Acoustic basement was penetrated at five sites during Leg 194 drilling (Sites 1193, 1194, 1195, 1197, and 1198). Prior to Leg 194 drilling, no direct information existed concerning the basement composition of the Marion Plateau.
Leg 133 drilling on the Queensland Plateau recovered altered and deformed metasedimentary and metavolcanic rocks that comprised acoustic basement (Davies, McKenzie, Palmer-Julson, et al., 1991). These metasedimentary rocks consisted of detrital quartzofeldspathic assemblages and igneous rock fragments. In addition, low-grade quartz-muscovite-feldspar schists were also recovered. Recovered igneous rocks were determined to be altered granodioritic to tonalitic in composition and dominated by feldspars and quartz (Feary et al., 1993). Those assemblages were considered a straightforward continuation of the onshore Hodgkinson Formation, predominantly Devonian in age, consisting of thick, monotonous cleaved graywacke, siltstone, shale, and slate successions that in turn were cut by late Paleozoic-early Mesozoic dike swarms.
Prior to Leg 194, the basement of the Marion Plateau was considered to be similar to that of the Queensland Plateau. Planation of the basement supposedly occurred during subaerial exposure in the Mesozoic and Paleogene. Site survey multichannel seismic reflection data suggest that the top of the basement of the Marion Plateau is a topographic surface with tens to hundreds of meters of relief (Fig. F3) and often a major erosional unconformity. In particular, a north-south-trending, eastward-facing ramp exists toward the eastern edge of the plateau. The ramp has a maximum relief of 225 m and a dip of ~1°. Initiation of the MP1 (and perhaps earlier) reef/platform systems was focused along the eastern edge of this ramp (Pigram, 1993). Given the progression of the shallow-water early reef systems to the present water depths of the drilling sites (304-420 m), it is clear that postrift thermal subsidence remains the controlling factor on the long-term accommodation. The postrift subsidence of the region occurs even though unambiguous rift structures (e.g., high-angle normal faults, rotated fault blocks, synrift wedge packages) are not observed across the plateau.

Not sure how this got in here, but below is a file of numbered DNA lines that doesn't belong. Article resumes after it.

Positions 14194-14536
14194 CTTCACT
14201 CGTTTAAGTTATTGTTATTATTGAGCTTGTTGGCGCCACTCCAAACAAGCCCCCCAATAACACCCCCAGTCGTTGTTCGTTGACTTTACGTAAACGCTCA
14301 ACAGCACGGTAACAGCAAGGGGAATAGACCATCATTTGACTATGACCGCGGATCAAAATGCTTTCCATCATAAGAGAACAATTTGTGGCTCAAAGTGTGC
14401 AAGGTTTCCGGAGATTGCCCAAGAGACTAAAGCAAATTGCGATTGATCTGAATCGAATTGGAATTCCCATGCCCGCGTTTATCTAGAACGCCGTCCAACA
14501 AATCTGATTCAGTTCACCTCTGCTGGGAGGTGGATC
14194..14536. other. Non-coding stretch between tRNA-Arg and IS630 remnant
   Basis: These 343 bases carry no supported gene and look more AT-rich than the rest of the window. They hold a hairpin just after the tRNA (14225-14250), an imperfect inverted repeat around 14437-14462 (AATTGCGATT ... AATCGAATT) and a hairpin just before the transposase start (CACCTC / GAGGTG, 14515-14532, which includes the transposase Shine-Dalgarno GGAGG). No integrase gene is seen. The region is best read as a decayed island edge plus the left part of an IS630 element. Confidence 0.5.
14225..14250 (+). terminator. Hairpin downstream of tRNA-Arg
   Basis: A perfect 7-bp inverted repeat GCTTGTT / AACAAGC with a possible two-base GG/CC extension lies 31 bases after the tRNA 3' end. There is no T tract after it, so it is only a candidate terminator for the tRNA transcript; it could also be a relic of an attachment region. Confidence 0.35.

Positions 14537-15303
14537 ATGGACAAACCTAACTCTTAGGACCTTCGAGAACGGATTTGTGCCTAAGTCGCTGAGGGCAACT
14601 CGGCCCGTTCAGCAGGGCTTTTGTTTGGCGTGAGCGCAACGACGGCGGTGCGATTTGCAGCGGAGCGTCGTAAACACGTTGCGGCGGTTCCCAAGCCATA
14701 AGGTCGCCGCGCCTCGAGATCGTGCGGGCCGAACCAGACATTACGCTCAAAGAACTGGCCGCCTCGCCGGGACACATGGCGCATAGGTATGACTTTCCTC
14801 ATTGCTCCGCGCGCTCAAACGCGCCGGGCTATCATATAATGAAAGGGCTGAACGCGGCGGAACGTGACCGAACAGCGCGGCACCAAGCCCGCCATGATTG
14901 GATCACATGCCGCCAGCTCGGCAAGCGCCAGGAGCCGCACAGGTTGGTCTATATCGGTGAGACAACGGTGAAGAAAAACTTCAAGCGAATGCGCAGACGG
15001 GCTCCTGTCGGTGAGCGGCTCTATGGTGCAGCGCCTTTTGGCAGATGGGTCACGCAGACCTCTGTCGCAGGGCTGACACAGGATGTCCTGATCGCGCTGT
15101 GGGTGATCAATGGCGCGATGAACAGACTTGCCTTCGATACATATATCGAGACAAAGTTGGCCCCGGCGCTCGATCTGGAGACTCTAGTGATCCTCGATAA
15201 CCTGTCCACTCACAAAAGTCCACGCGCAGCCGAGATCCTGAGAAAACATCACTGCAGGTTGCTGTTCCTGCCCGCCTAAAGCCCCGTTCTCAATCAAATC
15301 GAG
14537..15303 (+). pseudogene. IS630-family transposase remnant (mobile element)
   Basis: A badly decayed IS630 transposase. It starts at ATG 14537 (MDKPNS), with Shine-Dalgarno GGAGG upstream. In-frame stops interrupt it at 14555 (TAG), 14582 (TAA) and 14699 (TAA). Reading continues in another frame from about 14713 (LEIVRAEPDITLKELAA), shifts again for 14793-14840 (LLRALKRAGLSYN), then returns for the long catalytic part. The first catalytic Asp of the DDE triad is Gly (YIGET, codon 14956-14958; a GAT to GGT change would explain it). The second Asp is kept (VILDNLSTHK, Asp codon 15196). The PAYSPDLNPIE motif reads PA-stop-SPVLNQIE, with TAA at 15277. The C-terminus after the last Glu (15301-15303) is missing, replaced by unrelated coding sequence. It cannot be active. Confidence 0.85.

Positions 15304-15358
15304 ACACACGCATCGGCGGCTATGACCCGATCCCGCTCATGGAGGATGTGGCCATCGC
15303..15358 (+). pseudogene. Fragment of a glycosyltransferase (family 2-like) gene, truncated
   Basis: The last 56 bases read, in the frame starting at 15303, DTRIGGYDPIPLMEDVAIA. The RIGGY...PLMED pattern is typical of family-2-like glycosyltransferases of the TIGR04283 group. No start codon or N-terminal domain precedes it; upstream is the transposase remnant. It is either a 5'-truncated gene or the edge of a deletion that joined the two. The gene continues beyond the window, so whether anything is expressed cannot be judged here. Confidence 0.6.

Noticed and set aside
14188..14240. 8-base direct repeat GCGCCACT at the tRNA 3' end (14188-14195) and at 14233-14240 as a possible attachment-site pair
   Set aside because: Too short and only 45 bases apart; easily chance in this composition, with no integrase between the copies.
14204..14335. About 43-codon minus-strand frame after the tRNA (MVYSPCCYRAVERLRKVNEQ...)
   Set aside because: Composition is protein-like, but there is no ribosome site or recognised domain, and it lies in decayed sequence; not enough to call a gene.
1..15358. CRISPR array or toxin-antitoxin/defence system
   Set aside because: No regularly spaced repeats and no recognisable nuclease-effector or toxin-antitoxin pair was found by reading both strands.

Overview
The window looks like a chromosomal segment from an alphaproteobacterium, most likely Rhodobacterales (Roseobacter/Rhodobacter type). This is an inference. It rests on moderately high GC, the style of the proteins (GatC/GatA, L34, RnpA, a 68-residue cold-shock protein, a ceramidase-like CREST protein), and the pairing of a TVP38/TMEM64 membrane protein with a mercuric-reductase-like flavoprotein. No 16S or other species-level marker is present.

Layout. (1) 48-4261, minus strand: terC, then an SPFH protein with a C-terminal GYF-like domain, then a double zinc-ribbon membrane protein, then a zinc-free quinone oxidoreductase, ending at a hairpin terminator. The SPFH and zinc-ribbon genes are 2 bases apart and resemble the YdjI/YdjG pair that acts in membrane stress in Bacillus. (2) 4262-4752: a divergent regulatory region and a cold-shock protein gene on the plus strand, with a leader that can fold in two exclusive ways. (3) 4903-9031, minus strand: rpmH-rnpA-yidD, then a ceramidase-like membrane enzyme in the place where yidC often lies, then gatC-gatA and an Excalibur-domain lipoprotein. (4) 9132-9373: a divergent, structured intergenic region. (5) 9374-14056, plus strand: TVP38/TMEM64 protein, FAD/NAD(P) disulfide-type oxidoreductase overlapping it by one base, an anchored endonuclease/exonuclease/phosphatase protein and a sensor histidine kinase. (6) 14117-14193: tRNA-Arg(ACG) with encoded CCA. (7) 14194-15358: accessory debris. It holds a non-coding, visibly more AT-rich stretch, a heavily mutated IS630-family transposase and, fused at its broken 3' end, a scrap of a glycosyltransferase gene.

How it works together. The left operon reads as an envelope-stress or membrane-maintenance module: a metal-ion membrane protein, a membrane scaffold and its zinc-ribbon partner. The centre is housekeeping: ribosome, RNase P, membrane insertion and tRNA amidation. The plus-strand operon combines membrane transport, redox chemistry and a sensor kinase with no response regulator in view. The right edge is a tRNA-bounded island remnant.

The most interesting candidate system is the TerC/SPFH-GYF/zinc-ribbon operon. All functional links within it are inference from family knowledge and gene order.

Basement rocks recovered during Leg 194 differ greatly from those drilled on the Queensland Plateau. Rather than metasedimentary rocks, highly altered volcanic flows and volcaniclastics were recovered (Figs. F16, F17, F18, F19). The lack of deformation suggests that these volcanics may have been emplaced during the Late Cretaceous-Paleocene rifting of northeastern Australia from the Papuan Plateau and the Lord Howe Rise.
Site 1194 was drilled on the flank of a topographic basement high (Fig. F16). Recovered volcanic rocks consist of altered amygdaloidal olivine basalts, in which the olivines are large phenocrysts within a fine matrix of pyroxenes and plagioclase lathes (Fig. F16). Many of the olivines have been altered to iddingsite and opaques, probably magnetite. Occasional veins are filled with feldspars that are zoned from fine to coarse, whereas the vugs are infilled with zeolites, most likely natrolite.
Site 1197 was located in a similar setting to Site 1194 (Fig. F17). Recovered basal units of this site are polymictite volcanic breccias (tuffs) deposited in a nonmarine paleoenvironment. At the base of the breccias is an olivine basalt (Fig. F17) showing similar characteristics as the basalts from Site 1194. Glass shards are also present and vugs are filled with feldpars.
Site 1193, a volcanic flow, is highly altered even compared with Sites 1194 and 1197 (Fig. F18). Vug infilling is natrolite, characterized by fine radiating fibers (Fig. F18). Crystal outlines are well represented under normal light.
The recovered basement rocks at Site 1198, although again highly altered, are different from the basalts at the other sites, being composed principally of plagioclase (albite?) lathes. Quartz is observed to infill veins (Fig. F19).
The paleomagnetic response of the basement is characterized by both relatively high intensity and consistent normal and reversed inclinations (Figs. F16, F17, F18, F19). In general, the inclination polarity is almost exactly 180° apart, implying the existence of a clean, primary thermal remanent magnetization. In the upper part of the recovered basement section, the inclination has a greater variation, implying that a magnetic overprint exists. This leads to the possibility that the inclinations, when the corresponding paleomagnetic pole is compared with the Australian apparent polar wander path, may provide age estimates for both the emplacement of the basalts and the timing of low-temperature alteration.
Next Section | Table of Contents